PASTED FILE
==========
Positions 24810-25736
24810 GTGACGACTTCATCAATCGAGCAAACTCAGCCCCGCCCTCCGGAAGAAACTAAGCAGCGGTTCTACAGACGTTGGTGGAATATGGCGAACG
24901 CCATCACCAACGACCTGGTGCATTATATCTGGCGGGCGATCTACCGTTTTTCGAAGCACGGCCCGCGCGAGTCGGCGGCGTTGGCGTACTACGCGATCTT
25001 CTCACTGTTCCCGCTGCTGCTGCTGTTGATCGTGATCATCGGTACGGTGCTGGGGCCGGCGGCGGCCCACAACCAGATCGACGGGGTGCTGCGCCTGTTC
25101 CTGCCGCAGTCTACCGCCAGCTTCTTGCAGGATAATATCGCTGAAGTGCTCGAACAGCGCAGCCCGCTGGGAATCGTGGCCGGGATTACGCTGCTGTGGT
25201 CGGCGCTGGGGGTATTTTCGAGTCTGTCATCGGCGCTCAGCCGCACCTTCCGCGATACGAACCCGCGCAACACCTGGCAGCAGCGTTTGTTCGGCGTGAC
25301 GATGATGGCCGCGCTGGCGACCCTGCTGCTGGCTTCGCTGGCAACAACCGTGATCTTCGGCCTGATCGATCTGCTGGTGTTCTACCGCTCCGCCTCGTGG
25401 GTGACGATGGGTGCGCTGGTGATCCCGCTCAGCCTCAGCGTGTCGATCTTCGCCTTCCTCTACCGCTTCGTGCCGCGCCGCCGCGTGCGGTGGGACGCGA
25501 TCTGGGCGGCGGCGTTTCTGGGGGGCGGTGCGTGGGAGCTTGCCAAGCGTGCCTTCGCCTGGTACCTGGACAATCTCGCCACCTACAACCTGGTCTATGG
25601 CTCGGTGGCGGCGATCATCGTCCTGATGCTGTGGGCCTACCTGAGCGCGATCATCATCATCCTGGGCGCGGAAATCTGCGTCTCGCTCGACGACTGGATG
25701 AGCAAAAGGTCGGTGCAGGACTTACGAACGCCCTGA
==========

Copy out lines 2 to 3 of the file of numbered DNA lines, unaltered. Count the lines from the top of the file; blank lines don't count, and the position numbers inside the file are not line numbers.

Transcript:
24810 GTGACGACTTCATCAATCGAGCAAACTCAGCCCCGCCCTCCGGAAGAAACTAAGCAGCGGTTCTACAGACGTTGGTGGAATATGGCGAACG
24901 CCATCACCAACGACCTGGTGCATTATATCTGGCGGGCGATCTACCGTTTTTCGAAGCACGGCCCGCGCGAGTCGGCGGCGTTGGCGTACTACGCGATCTT